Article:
Third Eye Books is the only brick-and-mortar Black-owned bookstore in the state of Oregon.
“And so what we’re trying to do is create an atmosphere where people can come in and embrace their culture and feel good about themselves as Black people,” says Charles Hannah, who operates the business along with his wife Michelle Lewis.
Scan the room and you’ll find books on topics ranging from cooking to fiction. The store is lovingly curated by Charles and especially Michelle, who says the store is doing vital work to help show Black Portlanders the power of books. To her, they’re more than just paper and words.
“These are tools to me,” says Lewis. “We have to expose our kids to the James Baldwins, the Zora Neale Hurstons, the Toni Morrisons. These authors always challenged the status quo.”
Since opening in its current location nearly a year ago, Third Eye Books has received an outpouring of support from Portland’s literary community, especially grassroots organizations like book clubs. Lewis is a member of a reading group for women of color called Prose Before Bros that’s representative of this surge in enthusiasm among the city’s Black readers.
Nanea Woods founded the group in 2018 with a simple goal.
“I want to carve out spaces for people who look like me and who don’t often see themselves in spaces like the literary world,” says Woods.
Prose Before Bros now has over 400 members. That rapid growth encouraged Woods to adapt and expand its concept into a fully-fledged Black book festival debuting in Portland this week.
“It’s called the Freadom Festival and it’s a celebration of literacy and liberation. We’re having it during Juneteenth Weekend,” says Woods.
The timing of the inaugural event with the Juneteenth holiday, which commemorates the emancipation of enslaved African Americans, contains powerful symbolism for Woods. Black literacy was an especially powerful tool in the abolitionist movement of the 19th century and the years that followed the American Civil War.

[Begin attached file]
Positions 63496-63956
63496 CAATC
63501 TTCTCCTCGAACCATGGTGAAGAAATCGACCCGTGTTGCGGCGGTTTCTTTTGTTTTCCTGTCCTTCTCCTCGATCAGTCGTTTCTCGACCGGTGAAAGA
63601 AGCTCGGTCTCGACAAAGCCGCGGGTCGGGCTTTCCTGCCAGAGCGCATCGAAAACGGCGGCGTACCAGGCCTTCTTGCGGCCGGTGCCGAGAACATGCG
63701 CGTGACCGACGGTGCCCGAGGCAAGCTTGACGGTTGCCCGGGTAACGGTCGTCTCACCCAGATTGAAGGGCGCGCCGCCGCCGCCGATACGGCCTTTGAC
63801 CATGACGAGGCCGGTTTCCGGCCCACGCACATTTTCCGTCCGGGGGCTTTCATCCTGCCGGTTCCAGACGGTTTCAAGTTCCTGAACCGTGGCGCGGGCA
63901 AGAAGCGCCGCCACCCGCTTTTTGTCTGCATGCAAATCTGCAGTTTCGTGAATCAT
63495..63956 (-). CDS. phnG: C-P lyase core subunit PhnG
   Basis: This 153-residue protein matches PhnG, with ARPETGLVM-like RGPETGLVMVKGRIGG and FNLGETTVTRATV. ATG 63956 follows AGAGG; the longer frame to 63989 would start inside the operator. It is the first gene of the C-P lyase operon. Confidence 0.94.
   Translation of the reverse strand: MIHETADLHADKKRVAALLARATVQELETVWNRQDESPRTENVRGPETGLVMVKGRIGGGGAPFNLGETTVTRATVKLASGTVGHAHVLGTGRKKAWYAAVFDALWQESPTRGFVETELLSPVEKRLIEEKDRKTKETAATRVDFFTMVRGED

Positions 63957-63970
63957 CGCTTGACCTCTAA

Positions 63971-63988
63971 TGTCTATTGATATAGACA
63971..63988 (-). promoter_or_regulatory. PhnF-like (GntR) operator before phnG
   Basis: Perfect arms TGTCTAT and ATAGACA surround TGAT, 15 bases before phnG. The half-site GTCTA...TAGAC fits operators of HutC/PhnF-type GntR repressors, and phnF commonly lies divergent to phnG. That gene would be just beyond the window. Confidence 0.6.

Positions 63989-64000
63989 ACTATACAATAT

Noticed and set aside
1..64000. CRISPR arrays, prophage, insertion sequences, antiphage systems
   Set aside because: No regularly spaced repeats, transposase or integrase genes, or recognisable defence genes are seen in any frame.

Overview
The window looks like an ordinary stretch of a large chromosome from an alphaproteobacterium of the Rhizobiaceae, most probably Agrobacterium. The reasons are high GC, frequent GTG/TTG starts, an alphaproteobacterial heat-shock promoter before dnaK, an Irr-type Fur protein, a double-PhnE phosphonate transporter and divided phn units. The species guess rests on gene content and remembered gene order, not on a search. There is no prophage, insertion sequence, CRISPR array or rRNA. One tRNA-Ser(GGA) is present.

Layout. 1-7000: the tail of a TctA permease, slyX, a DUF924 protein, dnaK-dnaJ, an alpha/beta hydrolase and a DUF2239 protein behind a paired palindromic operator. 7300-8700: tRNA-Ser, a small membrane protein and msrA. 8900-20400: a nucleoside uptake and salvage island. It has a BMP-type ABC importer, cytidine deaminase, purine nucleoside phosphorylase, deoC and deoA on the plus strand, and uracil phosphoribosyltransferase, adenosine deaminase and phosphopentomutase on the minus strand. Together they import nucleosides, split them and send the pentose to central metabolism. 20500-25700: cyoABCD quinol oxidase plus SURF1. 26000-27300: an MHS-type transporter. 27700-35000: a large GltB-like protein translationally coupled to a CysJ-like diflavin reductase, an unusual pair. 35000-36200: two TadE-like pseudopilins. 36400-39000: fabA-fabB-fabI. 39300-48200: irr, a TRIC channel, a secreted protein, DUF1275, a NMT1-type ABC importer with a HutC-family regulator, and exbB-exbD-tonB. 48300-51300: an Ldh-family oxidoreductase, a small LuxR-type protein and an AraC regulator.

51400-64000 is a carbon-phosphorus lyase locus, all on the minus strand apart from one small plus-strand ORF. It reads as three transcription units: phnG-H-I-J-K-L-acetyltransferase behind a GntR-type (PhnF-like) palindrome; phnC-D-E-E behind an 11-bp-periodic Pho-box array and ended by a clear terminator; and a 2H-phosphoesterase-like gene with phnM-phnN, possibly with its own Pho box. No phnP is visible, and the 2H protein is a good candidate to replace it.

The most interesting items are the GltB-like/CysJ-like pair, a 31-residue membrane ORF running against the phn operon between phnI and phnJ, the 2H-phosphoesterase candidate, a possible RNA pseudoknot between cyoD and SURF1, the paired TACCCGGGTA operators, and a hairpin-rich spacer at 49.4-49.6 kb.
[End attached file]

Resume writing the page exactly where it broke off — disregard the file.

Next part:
“Really it’s an event to acknowledge the importance literacy and books had in gaining my Black ancestors,’ our Black ancestors’ freedom. Because at one point it was illegal for us to learn how to read or know how to read, or to read,” explains Woods.
While a celebration of Black history is at its core, the Freadom Festival also aims to foster community and highlight the work of featured contemporary Oregon-based writers like Kesha Ajose-Fisher. Her book, “No God Like The Mother,” won the Ken Kesey Award For Fiction in 2020.
Ajose-Fisher recalls the feelings of loneliness and isolation she experienced when her family moved to the Portland area nearly two decades ago.
“I even joked that the only Black people I knew were my children, and if I wanted to see another Black adult, I’d have to look in the mirror,” says Ajose-Fisher. “And it wasn’t that there weren’t other Black people in Oregon or [the] Portland area — it just was that we were so disconnected. We weren’t connecting in ways that I’m finding we’re able to now.”
Ajose-Fisher says gathering places like Third Eye Books and the book club Prose Before Bros are gradually driving that change, but she hopes the Freadom Festival will be an even bigger catalyst.
“I’m so grateful for people who look like my children — and people who don’t look like my children — who get to see what our community looks like when we show up to tell our stories and share our stories,” she says.
Michelle Lewis from Third Eye Books, which is an official partner of the festival, believes there is power in that fellowship.
“It helps when you see someone that’s a reflection of you,” says Lewis.
“We’ve always been storytellers. We’ve always written down our stories and handed them down through our people. And we have to realize that and remind our children and our community that, yes, there is a place for us in the literary world.”
The Freadom Festival will take place from noon to 6 p.m. Saturday, June 18, at Portland’s Peninsula Park.